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Now Is The Time To Think Of Good Resolutions For 1905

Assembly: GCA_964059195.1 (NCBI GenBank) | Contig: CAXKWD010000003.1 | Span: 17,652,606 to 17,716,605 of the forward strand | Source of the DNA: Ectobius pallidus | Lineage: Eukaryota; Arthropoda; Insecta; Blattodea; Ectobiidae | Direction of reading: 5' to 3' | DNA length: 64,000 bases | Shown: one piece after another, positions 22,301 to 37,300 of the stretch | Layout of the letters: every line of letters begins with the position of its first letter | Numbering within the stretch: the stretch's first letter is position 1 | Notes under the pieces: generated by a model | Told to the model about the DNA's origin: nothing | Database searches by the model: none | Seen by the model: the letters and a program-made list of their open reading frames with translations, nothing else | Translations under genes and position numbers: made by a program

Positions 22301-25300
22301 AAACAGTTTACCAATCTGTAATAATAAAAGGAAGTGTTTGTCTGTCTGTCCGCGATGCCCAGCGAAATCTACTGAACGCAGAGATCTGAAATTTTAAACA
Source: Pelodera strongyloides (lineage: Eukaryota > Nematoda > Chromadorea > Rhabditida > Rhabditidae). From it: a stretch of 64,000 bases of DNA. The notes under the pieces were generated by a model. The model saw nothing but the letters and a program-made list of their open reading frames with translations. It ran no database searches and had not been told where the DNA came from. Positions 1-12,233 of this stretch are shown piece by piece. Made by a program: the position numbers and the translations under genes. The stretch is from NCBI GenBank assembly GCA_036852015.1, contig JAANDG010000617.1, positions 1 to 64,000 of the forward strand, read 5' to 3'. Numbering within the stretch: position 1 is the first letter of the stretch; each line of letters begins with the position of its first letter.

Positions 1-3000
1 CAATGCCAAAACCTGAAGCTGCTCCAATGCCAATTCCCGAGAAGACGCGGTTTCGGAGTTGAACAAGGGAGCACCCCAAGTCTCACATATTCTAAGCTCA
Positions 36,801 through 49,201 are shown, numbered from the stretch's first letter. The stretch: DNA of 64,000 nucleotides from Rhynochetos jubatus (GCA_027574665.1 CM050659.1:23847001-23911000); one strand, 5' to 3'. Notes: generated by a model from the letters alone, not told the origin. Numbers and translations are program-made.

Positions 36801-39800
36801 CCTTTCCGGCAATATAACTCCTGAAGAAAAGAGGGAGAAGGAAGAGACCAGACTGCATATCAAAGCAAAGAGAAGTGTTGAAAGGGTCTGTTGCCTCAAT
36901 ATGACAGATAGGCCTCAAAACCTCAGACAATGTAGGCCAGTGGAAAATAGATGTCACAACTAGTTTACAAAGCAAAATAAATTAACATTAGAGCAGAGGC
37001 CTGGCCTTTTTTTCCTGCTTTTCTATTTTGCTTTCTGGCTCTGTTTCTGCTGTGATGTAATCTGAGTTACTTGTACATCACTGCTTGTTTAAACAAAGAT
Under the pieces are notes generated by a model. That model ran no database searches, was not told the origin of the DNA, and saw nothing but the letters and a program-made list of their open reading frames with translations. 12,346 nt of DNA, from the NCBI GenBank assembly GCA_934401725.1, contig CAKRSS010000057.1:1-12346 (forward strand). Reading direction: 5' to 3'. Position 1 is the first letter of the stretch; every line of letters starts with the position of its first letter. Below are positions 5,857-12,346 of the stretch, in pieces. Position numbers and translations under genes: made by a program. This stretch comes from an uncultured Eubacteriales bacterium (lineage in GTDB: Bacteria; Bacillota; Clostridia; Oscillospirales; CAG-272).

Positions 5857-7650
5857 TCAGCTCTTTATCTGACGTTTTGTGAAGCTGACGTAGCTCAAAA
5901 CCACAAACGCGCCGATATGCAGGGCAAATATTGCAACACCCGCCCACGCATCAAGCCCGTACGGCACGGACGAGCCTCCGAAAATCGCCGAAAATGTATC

WEATHER Colder today. Likely a cold wave. T The .Daily ad Try a Want Ad in the Palladi- um today. WEEKLY ESTABLISHED 1881. DAILY ESTABLISHED. RICHMOND DAILY PALLADIUM, TUESDAY MORNING, DECEMB ER 27, 1904. SINGLE COPY 2 CENTS. Pall. We SENATOR FAIRBANKS ENROUTE FROM . WASHINGTON TO INDIANAPOLIS PASSED THROUGH RICHMOND Yesterday Morning, But Only a Few People Knew He Was in the City. Vice President -elect Fairbanks passed through Richmond yesterday morning1 about 10 o'clock on bis way from Washington to Indianapolis. Despite all reports to the eontray, Senator Fairbanks was very much alive. A report was circulated on Sunday evening that the senator had died while en route from Washing ton. At Pittsburg when the train arrived 'there early yesterday morn ing a number of newspaper men met the train to confirm the report. The senator very kindly told the men that he was alive and hearty and that as far as he was concerned there was no truth whatever in the report. Very few people about the Rich mlond depot knew Mr. Fairbanks was on the train when it arrived here. He had a seat on the Pullman car where he could not readily be seen and itwas pure luck that he was dis covered. The senator is to take sev- eial decrees in the Masonic order today. He will remain in Indiana polis until after congress convenes. Today will be a busy day with the vice president-elect. I his morning he will take the first degree, that of entered "apprentice Tn 'Oriental ' Lodge of Masons, Eleventh street and Col lege avenue, at Indianapolis, and at the same place at 2 p. rn. the second degree, that of fellow craftsman. At 8 o'clock p. m. Oriental Lodge will confer on him the third or Mas ter's degree, at the Scottish Rite temple. The main floor iof the lodge room in the temple will be reserved for the workers of the Master's de gree, master Masons of Oriental Lodge, officers of the various Scot tish Rite, Knights Templas and No bles of the Mystic Shrine. The gal lery will be open to all Master Ma sons in good standing. MURDERED GIRL Is Believed by Mr. and Mrs. Kemter to Be Their Daughter. Syracuse, N. Y., December 2G. Mr. and Mrs. Charles R. Kemter be lieve that, the girl whose body was found on November 30 in Cheyenne canon, near Colorado Springs, was their daughter Bessie. She had been trayeling for a drug firm in .the West, the name of which they do not know. She was twenty-three years old and traveled under the name of Mrs. Bessie Bouton, having separated from her husband. Mrs. Bouton was in the habit of traveling all over the United States and wore a watch set with diamonds valued at $900, and diamonds valued at $1,000. The last they heard from her was from Colorado Springs . on October 5, when she wrote that she was going to Wilkesbarre and from there would be home in time for Christ mas. Her description tallies with that of the dead girl. For weeks the family has been waiting news of the girl, and .is none has come, they have communicated with the police. No Turkey for Jesse. Mr. Jesse C. Stevens paid the Pal ladium a visit yesterday. Mr. Stev ens is superintendent of construction with the Bell Telephone Company, and is enjoying the best of health. He came home to spend Christmas with his wife and to partake of tur key. But instead of turkey Mr. Stevens had xA luck Christmas din ner as his good wife was called to her daughter's to pay a visit to a new grandchild that Santa Claus left there. Army of Scientists in Session. Philadelphia, Pa., Dec. 27. About 1500 scientists from all parts of the country are here as guests of the University of Pennsylvania, to at tend the annual meeting of the American Association for the Ad vancement of Science, which began here today. During the Aveek, forty different scientific societies will hold their annual meetings at the Univer sity. Today's convention will last four days. Carrol D. Wright, Com missioner of Labor and president of the association will deliver the an nual addres tomorrow evening in the gymnasium. Among the prob lems to be discussed are those affect ing electricity which have come up recently. Note For the Wielders. Brooklyn, N. Y., Dec. 27 The match contest at lS-inch balk line, two shots in, between William Cat- ton and Willie Hoppe, the wonderful boy billiardist, postponed week be fore last, will begin afresh at the Knickerbocker room, this city, this evening. Hoppe, is also practicing hard for his match with Jacob Seha- efer. Western Genealogical Surgeons Meet. Milwaukee, Wis., Dec. 27. The convention of the Western Surgical Geneologjcal Association opened here today and a number of promi nent physicians from all parts of the West are in attendance. The conven tion will continue for two days. AN APPOINTMENT Will Be Received By Walter Dynes Soon. Walter Dynes, formerly of Cen terville, Avill soon receive his ap pointment as superintendent of mails of the Indianapolis postofTice. Mr. Dynes has been in the postoffice at. Indianapolis for about eleven years and he has held a number of import ant positions in that time. The no tice of :.his : intended ., appointment came as sort of a Christmas gift to Mr. Dynes. Ohio has laid claim to the assist ant superintendency of the railway mail service at Indianapolis. It was said at the postoffice department, at Washington, yesterday that this would probably make the appoint ment of C. E. Yotaw impossible, as one of the Ohio applicants has the requisite record under the merit sys tem. SPIRITED CONTEST Being Made for the Postoffice at Rushville. At no place in the district has Congressman Watson had such a spirited contest for the postoffice appointments as here, though there is some rivalry at Rushville, his home city. Homer Havens, the present postmaster, has a big peti tion signed by many business and professional men praying for his re-appointment. Ben L. McFar land, former sheriff and ex-eouilty chairman, is also a ' candidate. Charles A. Frazee, also a former county chairman, is also consider ed a candidate. All three men are close friends of Mr. Watson, and he will have to choose one of them. At Newcastle., however, the con gressman will have smooth sailing. James H. Jones, the present post master, will, it is generally conced ed, be re-appointed, and there is no other applicant for the place. Mr. Jones is Watson's right hand man in this county, and he will get the office again on merit and for faith ful service. TO KANSAS CITY Goes Mr. M. F. Conway to Work on Rock Island. Mr. M. F. Conway, late with the C, C. & L.. leaves today for Kan sas City, where he expects to take a position with the Rock Island, un der J. O. Crockett, formerly of this citv. The Young Ladies' Sodality of Sacred Heart of St. Mary's church had a most delightful social evening in St. Mary's hall last night. CHRISTMAS DRUNKS WERE MANY IN NUMBER BE FORE HIS HONOR SHERIFF SMITH'S BOARDERS The Charges Vary in Character and the Fines in Amounts Some Drew Long Sentences. Police court presented a very busy scene yesterday morning. A number of persons were up before Mayor Zimmerman for indulging in too much liquor on Christmas eve and Christmas day and a number of oth ers had been led into fights on ac count of the liquor. John Lipscomb received a larger sentence than any one else as he got sixty-four days as the guest of Sheriff Smith. Lipscomb was arrest ed on the charge of assault on a boy by the name of Lane, but this charge was dismissed against him. He thought he was getting off very easy until the mayor brought him up on a charge oif carrying concealed weap ons and he was fined $25 and costs and given 30 days in jail, which with the fine he was unable to pay amounted to sixty-four days. Tell Eckman, Lester Parker and Dennis and Samuel Gibson, the four men who attempted to break up the dance in South Second street on Saturday night, were all fined $1 and costs. One of them had enough money to- pay his fine and the oth ers had to go to jail. On Sunday Charles Skillens and Willis 'Hatcheff "tried :'to wipe "upa" small part of the earth with Lacey McConlouge, the proprietor of a col ored barber shop in South Sixth street. The two did not do- their work quite well enough as Lacey was able to tell the story and both of the men were arrested. It cost each of them $1 and costs in police court for assault and battery. They were unable to pay their fines and both of them went to jail. John Donlin was up before the mayor on the charge of drunk and was given a fine of $1 and costs. He will lay it out with Sheriff Smith's large family for about, ten days. Donlin was found at the Fifth street M. E. church in a prostrate condi tion by Patrolman Westenberg. William Englebert made one of his regular visits before the mayor on the charge of drunkenness. It appeared by the evidence brought out that Englebert. had been shovel ing coal at the brewery since he was in the jail the last time and the may or thought that it was to much of a temptation for him and he was sent to jail for ten days. He has an un usual amount of privileges at the jail and he has always lived within his privileges during his past visits to the domicile of Sheriff Smith. C. E. MARLATT Will Succeed Himself as Police Com- missioner. Charles E. Maria tt has been ap pointed a member of the board of police commissioners of Richmond to succeed himsVlf. It has generally been understood that Governor Dur bin would re-appoint Mr. Marlatt as there was no opposition to his ap pointment and it did not come as a surprise. The names of commission ers appointed by the Governor on Christmas are: Henry A. Bieknell, Hammond; J. B. Murphy, Jeffersonville; George Wood, Kokomo; John T. Sheerin. Logansport : R. J. Kreuger, Michi gan City; George W. Groscheider. Xew Albany; Q. Y, Newcomer. El wood; J. L. Harman, Elkhart ; Dan iel Geshler, Anderson; F. M. Tin dolph. Yincennes. and Charles E. Marlatt. Richmond. Dr. L. C. Anderson returned from Johnstown, Pa., where he attended the funeral of a relative. WAYNE COUNTY'S OLDEST WOMAN DIED AT HER HOME IN HAG ERSTOWN GRANDMOTHER 0FJ.M.L0I1TZ Lived in Wayne County Nearly Three-Quarters of a Century ',." Well Known. iMrs. Esther Lontz, of Ilagerstown dj,ed at her home in that city on Sun- day evening. Mrs. Lontz was ninety-seven years of age and had lived ifc, Wayne county for over seventy years and was perhaps the oldest woman in the county. Despite her ajge Mrs. Lontz, until a few months ago was in very good health, despite h?er age, and at the age of ninety- seven years she was able to sew and read without the aid of glasses, something which is accomplished by fiw people many years her junior. A few days ago she suffered an at tack of the grip and this was the immediate cause of her death. There is . perhaps few in the western part of. Wayne county who had a larger acquaintance or were held in higher esteem than was Mrs. Lontz. The Children who survive her are Mrs. Margaret Lontz, mother of John M. Eontz, of Richmond; Mrs. Eli Keith, 5jjtrs. Amanda Gebhart, Miss Sarah ontz and John Lontz, of Ilagers town. JiThe funeral will be held in Ila gerstown tomorroAv. Jt? Mrs. Lontz -was -born in .North Carolina, near Ashville. Her par ents were Michael Ritter and Bar bara Byerly, who ninety-two years ago emigrated to Ohio. At the age of twenty-one, Esther Ritter was married to Samuel Lontz. They came to Indiana, where they pur chased a farm of 220 acres two miles southeast of Ilagerstown. But little of the forest had been removed from this land. An apple orchad had been planted by the previous owner; a small piece had been cleared for wheat and one for ye, and a good sized spot prepared for the cultiva tion of vegetables for family use. The woods yielded a plentiful supply of game such as turkeys, deer and squirrels. For fifteen years Mrs. Lontz pre pared the meals at an old fashioned fireplace, and manv a large com pany invited to her home tested the good qualities of her excellent cook ing. Rye was the principal bread stuff during the early years on the farm, and apple turn-overs, baked on the hearth furnished deliciou desert. Coffee was considered a lux ury, and 50 cents a pound prevented its daily use. After fifteen years of baking, boil ing and broiling at the old fireplace, a cook stove was purchased. Mr. Lontz purchased the utensils in Ila gerstown, and paid for it with twen ty cords of wood. The occasion of the arrival of the cook stove was one of rejoicing, and it was honored by the giving of a fine turkey dinner. Mrs. Lontz in speaking of this, some time ago, said the new mode of cooking did not increase the fine flavor of the vivands, but was a con venient improvement over the old method. Mrs. Lontz had in her home her first bureau, which was purchased by her when a girl. During her girlhood, Mrs. Lontz had the privilege of but three months schooling during the year. She often recalled the first sentence she learned to read, which was. "No man may put off the law of God." Mr. and Mrs. Lontz retired from the farm and went to Ilagerstown twen-tv-six years ago. Mr. Lontz died in 1SS2. Bucket Shops To Reopen. Some of the bucket shops of the National Commission company, prob ably fifteen in number will reopen for business this week, i the latest announcement. Nothing has been done here that would indicate that the one here is included. Admiral Schley With Mystic Shrines Harrisburg, Pa., Dec. 27. The ceremonial session of Zombo Temple Ancient Arabic Order Nobles of the Mystic Shrine, held here today was graced by several distinguished vis itors, among whom were Admiral Wintield Scott Schley, Imporial Po tentate Brown and Hon. Terrence Y. Powderly. Cotton Report Ready. Washington, Dec. 27. Superin tendent North of the Census Bureau announced today that the prelimi nary report on the amount of cotton gined to Dec. 14 is completed and will be made public tomorrow. Securities Meeting. New York. Dec. 27. The annual meeting'' r. the Northern Securities company, postponed from December 1!), will be held at the company's offices here today. The board defi led not to hold the meeting until the decision of the circuit court in the Harriman injunction suit was handed down. New Fast Train to New York and and Boston. Youngstown, O., Dec. 27. The first train to New York and Boston from this city was put in oieration today. The time from Youngstown to New York will now be 17 hours and to Boston 10 Jiours. The new train connects with a train from Pittsburg over the Pittsburg & Lake Erie and makes but three stops be tween here and New York. JAMES SMITH And Wife Are Gaining in Health in Texas. The Palladium received a letter from Mr. James Smith, who with his wife, are spending the winter in Texas. Mr. Smith says the weather is tine and clear most of the time and they have seen no snow yet. The mercury stands at about 40 de grees. The letter closes in Mr. Smith's characteristic style as fol lows: "We are both improving in health, slowly, and have not missed a meal." The next two months will be spent with their son, Morgan T. Smith's family at Elgin, Texas. G. W. SCHEPMAN Appointed a Member of the C. T. A. Reception Committee. The Commercial Travelers' Asso ciation of Indiana will hold its thirtieth annual meeting at the Clay pool Hotel in Indianapolis next Sat urday. George W. Schepman, of this city, is a member of the recep tion committee, which will have charge of the various social func tions, which will be given during the meeting. On Saturday morning a business session will be held in the palm room of the hotel. At this meeting a proposal to amend the constitution to provide for a return to the assessment plan of insurance will be considered. Saturday even ing from 7:30 to 0:30 there will be a reception and musicale to be fol lowed by dancing until midnight. ONE SALOON Pinched Sunday For Keeping Open Dry Spell Still On. Sunday was another dry Sunday notwithstanding the rain, and only one bar in town attempted to do busi ness, that of Albert Stauber's on North Eighth Street. This saloon was raked in by the police drag net about l o clock m the morning. capturing the bar tender, John Sur rev and two thirst patrons. Yester day morning in police court Surrey was fined $10 and costs which he paid. Card games in the cigar stores are still on the police black list, also dice playing, and the tobacco lovers of Richmond had to buy their "smokes" outright. Cedar Springs entertained many "knights of the green cloth" from this city yester day and the money flowed soiritedlv to the whirl of the faro wheel. Mr. and Mrs. James A. Carr, of Sprinfield, Ohio, spent Sunday in the city. WARRANT REFUSED FOR DR. CHADWICK SHERIFF BARRY- STRIKES A SNAG A FLAW 111 THE PAPERS They Do Not Show That Chadwick Was in Ohio at the Time of the Forgery. Albany, N. Y., December 20. An extradition warrant for Dr. Leroy S. Chadwick, husband of Cassie L. Chadwick, was refused Sheriff Barry of Cleveland, at the executive cham ber here today. The ground of re fusal was that his papers failed to prove that Dr. Chadwick was in the State of Ohio March 5, 1903, when the forgery of the signature of An drew Carnegie, in which he is ac cused of having been concerned with his wife, is alleged to have been com mitted. Sheriff Barry went on to New York, where Dr. Chadwick is expected to arrive from Paris Wed nesday. When the sheriff called at the ex ecutive chamber at the Capitol, this morning, he was informed by John T. Joyce, the governor's pardon and requisition clerk, that his paiers were defective. Sheriff Barry de cided not to try to correct bis papers today, but to go on the New York and arrange for his requisition after ward. He Telegraphed Ahead. Before leaving for New York Sun day, the Cleveland sheriff telegraph ed to the executive department here asking that his papers be prepared so that there might be no delay upon his arrival early Monday morning. When the telegram was received, Governor Odell was at bis home in Newburgh and the message was giv en to his pardon clerk. Mr. Joyce immediately telegraphed the gover nor and received authority from him to deliver the desired warrant in case the applicant's papers were properly drawn up. Sheriff Barry called at the executive chamber this morning and presented to Mr. Joyce the requisition papers signed by Governor Herrick, of Ohio, asking an extradition warrant to enable him to take bis prisoner out f New York State. Purely Formal Matter. When the sheriff learned that his proof was defective, there was at first some talk of his returning in person to Ohio for the purpose of getting the corrections.. After fur (Continued on fourth page.) NAN PATTERSON Spent a Quiet Christmas in her Cell Sunday. New York, December 26. A man in rags shivered in the cold on the sidewalk in front, of the Tombs for an hour yesterday afternoon, wait for an answer to a note he had sent in to Nan Patterson. The derelict had arrived at the Tombs accompanied by a richly dressed woman. She took his note to the warden, while the man in rags waited outside. After an hour the richly dressed woman re-appeared and handed the ragged man an en velope that was well filled. They went away together. The ragged man refused to tell what he had asked Nan Patterson for, end the richly dressed woman declined to tell why she had acted as the messenger. Both refused to give their names. This was Christmas mystery Xo. 1 for those who were noting the pro gress of Nan Patterson's holiday in the Tombs. Mystery No. 2 came when a man who said his name was Queen arriv ed at the Tombs and waited half an hour for a reply to a note which he had sent to the actress. When he crot it he read it with apparent satis faction and walked away. The act ress spent the day in her cell, read ing and answering letters.